One of US President Donald Trump's most senior African American aides has gone public with criticism of the White House after resigning amid reports of a blazing row at a Christmas party.
Omarosa Manigault, who appeared on The Apprentice, said she saw things while working for the president that made her "very uncomfortable" and "unhappy".
She did not deny claims she was concerned by Trump's stance on Charlottesville, where a woman died in clashes with white supremacists, and Roy Moore, the controversial Alabama senate candidate.
Manigault even hinted at producing a tell-all account of her time in the White House, declaring she had "a profound story that I know the world will want to hear".
African-American voters were credited with the Republicans' shock Alabama election defeat this week, in which Doug Jones, a lawyer who once prosecuted three high-profile Ku Klux Klan members, became the first Democrat to win a Senate seat in the state in a generation.
He beat Moore, a Republican who was accused of making remarks condoning slavery in the final days of the campaign and who had been accused of sexual misconduct with underage girls.
Manigault's comments came after reports she was pushed out of the White House following a heated row with John Kelly, Trump's chief of staff, at a Christmas party on Tuesday.
One prominent US reporter said Manigault demanded her "full access" to Trump be re-established and even "cursed" at Kelly in front of other guests.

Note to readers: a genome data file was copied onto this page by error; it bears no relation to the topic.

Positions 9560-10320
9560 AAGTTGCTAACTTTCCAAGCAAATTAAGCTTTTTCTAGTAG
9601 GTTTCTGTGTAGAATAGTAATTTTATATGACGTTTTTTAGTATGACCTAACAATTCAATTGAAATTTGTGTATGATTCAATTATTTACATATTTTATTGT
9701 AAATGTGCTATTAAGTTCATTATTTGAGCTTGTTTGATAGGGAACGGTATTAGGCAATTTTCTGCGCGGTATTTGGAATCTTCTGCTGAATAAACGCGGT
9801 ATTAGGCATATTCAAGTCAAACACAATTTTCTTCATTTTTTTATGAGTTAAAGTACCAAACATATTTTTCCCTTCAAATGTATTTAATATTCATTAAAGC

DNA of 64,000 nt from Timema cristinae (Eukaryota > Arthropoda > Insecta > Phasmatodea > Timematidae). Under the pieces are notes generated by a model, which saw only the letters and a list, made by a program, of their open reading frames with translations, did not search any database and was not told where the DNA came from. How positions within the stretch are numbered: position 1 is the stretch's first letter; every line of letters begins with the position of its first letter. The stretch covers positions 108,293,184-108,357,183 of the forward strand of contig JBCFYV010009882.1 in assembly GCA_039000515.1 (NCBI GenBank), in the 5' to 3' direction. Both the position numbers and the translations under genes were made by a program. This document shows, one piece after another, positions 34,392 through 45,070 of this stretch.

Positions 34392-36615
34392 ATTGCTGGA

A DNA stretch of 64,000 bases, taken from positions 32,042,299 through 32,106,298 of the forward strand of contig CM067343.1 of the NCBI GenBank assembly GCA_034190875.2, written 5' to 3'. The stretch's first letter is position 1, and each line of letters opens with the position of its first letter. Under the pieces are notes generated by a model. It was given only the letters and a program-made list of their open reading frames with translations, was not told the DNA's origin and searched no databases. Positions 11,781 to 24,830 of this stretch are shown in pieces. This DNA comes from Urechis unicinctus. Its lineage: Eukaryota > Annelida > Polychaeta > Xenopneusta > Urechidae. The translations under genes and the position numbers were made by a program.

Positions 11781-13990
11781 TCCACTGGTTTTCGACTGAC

Manigault admitted having a "frank" conversation with Kelly but denied rowing in front of others, asking: "Where are the pictures and videos?"
Her departure brings to an end the tenure of one of Trump's most well-known advisers who boasted a 14-year friendship with the president and fans across America.
Manigault has been described as "the reality TV star everyone loved to hate" for her back-stabbing appearances on Trump's TV show The Apprentice.
She was appointed director of communications for the Office of Public Liaison after the election and appeared to have the president's ear before a restructure limited her access.
But her behaviour irked some colleagues. On her wedding day, Manigault reportedly arrived at the White House in her dress with guests in tow for an unannounced photo shoot. There were also claims of feuding with other aides.
Some have greeted Manigault's departure, which comes into effect on January 20, with an eye-roll given her celebrity and the ill-defined role she had in the White House.
However, the veiled criticism she gave during an interview on ABC News risks damaging Trump politically given questions about his support among the African-American community.
Manigault said that "as the only African-American woman in this White House, as a senior staff and an assistant to the president, I have seen things that have made me uncomfortable, that have upset me, that have affected me deeply and emotionally, that has affected my community and my people.
"And when I can tell my story, it is a profound story that I know the world will want to hear."
Asked specifically if she was unhappy about Trump's response to white supremacist behavior in Charlottesville, Virginia, and his support for Moore, the controversial Alabama senate candidate, she did not deny the claims.
"Because I am serving until the 20th [of January], I have to be very careful about how I answer this," she replied, adding things she saw during her time in the White House had made her "very unhappy" and "very uncomfortable".
The US Secret Service denied it had physically removed Manigault from the White House but said her pass had been deactivated.
The US president is also reportedly changing his political operation after Moore, the controversial Republican candidate he publicly backed, lost the race to be US senator for Alabama.